When human rights crises and natural disasters break out around the world, some people are tasked with running into
the very places that the majority of people are running from
. Aid workers, doctors, nurses and other emergency personnel must be ready to respond quickly. But among those humanitarians, there is an even smaller group charged with being the first ones in to some of the toughest places on Earth.
Emily David is part of the International Rescue Committee's Emergency Response Team
, a group of about 40 people whose job it is to figure out how the aid agency will respond to a given crisis, and to figure it out fast. For David, that means being ready to hop on a plane within hours of learning where her next destination will be.
"You will get a phone call, or an email, and you will need to be deployed within 48 hours. And they will literally say, 'A situation has occurred, we're sending in an initial team to do an assessment and set up the programming,'" David told Refinery29. "You don’t have an office there. You check into a hotel, or whatever accommodation you can find. And then you hit the pavement."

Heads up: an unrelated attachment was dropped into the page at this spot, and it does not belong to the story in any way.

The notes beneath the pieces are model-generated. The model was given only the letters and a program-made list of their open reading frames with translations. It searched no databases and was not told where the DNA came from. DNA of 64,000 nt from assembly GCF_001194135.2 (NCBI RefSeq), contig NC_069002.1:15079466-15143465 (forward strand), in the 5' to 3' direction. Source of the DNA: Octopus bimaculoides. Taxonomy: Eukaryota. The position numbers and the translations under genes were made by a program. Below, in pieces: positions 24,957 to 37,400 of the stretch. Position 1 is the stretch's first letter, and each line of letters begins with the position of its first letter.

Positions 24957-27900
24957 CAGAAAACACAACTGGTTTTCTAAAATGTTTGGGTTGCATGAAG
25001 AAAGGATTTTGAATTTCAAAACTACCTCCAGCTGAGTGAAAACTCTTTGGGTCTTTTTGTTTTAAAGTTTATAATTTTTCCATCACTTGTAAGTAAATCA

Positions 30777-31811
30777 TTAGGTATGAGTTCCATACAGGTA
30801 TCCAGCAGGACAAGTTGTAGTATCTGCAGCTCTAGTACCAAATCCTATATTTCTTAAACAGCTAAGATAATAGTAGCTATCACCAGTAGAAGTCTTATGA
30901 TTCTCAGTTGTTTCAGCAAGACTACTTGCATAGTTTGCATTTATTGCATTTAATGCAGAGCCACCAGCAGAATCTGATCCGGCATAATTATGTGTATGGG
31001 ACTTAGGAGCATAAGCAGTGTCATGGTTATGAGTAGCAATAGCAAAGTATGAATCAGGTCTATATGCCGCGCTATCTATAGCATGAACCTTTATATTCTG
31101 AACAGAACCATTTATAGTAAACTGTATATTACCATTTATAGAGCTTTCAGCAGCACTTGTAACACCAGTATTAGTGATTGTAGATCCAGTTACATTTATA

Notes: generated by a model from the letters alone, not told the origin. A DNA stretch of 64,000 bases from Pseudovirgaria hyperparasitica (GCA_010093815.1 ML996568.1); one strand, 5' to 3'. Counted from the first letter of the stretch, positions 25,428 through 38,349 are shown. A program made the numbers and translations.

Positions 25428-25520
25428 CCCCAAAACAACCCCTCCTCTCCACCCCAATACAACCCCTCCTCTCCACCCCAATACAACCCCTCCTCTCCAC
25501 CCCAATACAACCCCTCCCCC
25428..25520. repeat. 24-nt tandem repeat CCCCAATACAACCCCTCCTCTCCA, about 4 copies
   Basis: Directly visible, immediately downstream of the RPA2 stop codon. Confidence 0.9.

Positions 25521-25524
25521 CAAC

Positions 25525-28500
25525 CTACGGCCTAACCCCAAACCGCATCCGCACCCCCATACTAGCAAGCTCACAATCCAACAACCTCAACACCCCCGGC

It's a job that means long hours, uncertainty, and often putting family and friends on the back burner. But the 43-year-old Australia native loves it. Bringing relief to the world's most vulnerable people — refugees, migrants, those who have lost their homes in floods or fires — is tough, but also rewarding work, David said.
Ahead, David shares her story and photos of her work from Serbia, where she has been on the ground helping people during the worst refugee crises since World War II.Editor's note: This interview has been edited for clarity and length.